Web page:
0

I have a file something like this

Script http://127.0.0.1/ blabla
127.0.0.1
Script 127.0.0.2/index.html bla bla
127.0.0.2
Script 127.0.0.3/contact bla bla
Script 127.0.0.4/settings bla bla
127.0.0.4

I want to get only the lines that contain just a single ip not all the ips from all the lines.

How can i do this?

the results should be

127.0.0.1
127.0.0.2
127.0.0.4
0

1 Answer 1

1

The cat utility just concatenates the data given to it, so it would not be of much use here.

Assuming it's ok to be somewhat sloppy with what constitutes a valid IP address:

grep -Ex '([0-9]{1,3}\.){3}[0-9]{1,3}' file

This would match and print any lines matching the given regular expression (and discard the others).

An even sloppier solution would be to discard lines that contains anything but dots and digits:

grep -v '[^0-9.]' file

Depending on your requirements, one of these would be enough.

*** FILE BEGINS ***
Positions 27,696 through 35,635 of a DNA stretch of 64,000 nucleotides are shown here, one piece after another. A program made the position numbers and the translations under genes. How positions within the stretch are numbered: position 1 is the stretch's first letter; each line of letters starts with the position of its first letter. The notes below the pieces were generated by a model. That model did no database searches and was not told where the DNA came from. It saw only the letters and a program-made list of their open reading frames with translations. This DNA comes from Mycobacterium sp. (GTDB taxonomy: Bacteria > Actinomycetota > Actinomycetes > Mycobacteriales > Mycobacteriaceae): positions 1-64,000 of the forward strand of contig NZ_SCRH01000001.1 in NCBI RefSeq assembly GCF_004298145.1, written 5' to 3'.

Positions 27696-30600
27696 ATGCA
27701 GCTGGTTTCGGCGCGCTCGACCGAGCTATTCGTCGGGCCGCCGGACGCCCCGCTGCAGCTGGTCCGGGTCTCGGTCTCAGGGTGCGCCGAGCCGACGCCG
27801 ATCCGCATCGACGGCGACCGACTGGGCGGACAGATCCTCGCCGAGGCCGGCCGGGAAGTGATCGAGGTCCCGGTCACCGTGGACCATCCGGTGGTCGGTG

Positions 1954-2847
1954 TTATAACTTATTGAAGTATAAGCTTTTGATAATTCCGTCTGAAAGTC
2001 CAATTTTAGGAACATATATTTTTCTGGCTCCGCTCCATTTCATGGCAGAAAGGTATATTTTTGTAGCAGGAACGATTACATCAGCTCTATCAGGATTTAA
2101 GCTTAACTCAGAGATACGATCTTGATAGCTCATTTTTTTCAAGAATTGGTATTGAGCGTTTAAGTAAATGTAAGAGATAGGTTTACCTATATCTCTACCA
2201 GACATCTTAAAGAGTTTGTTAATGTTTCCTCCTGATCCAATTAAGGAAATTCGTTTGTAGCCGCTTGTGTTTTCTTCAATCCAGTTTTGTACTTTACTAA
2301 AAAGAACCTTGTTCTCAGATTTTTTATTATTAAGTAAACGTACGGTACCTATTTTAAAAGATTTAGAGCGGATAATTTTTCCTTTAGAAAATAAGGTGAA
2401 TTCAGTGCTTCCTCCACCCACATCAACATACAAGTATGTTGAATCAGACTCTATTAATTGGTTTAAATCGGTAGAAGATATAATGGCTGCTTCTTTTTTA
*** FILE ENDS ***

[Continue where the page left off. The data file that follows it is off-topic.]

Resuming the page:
For a completely correct regular expression (does not match invalid IP addresses), you could use

grep -Ex '((25[0-5]|2[0-4][0-9]|1[0-9][0-9]|[1-9]?[0-9])\.){3}(25[0-5]|2[0-4][0-9]|1[0-9][0-9]|[1-9]?[0-9])' file
6
  • none of those work... Jun 13, 2018 at 8:58
  • cat putty.txt | grep -v '[^0-9.]' Binary file (standard input) matches Jun 13, 2018 at 8:59
  • root@localhost:~# grep -Ex '([0-9]{1,3}\.){3}[0-9]{1,3}' putty.txt root@localhost:~# Jun 13, 2018 at 9:03
  • @Killroy2018 I've tested all of these on the data you provided, and they all work. If grep is saying that the file is "binary", then you are not working with a text file, and certainly not the file that you posted.
    – Kusalananda
    Jun 13, 2018 at 9:13
  • sorry mate, you are right, if i test it with my example or similar it works fine. I have to see the particularities of my specific file as i cand give a real sample. It is the saved output from putty, it is text Jun 13, 2018 at 9:15

Your Answer

By clicking “Post Your Answer”, you agree to our terms of service, privacy policy and cookie policy

Not the answer you're looking for? Browse other questions tagged or ask your own question.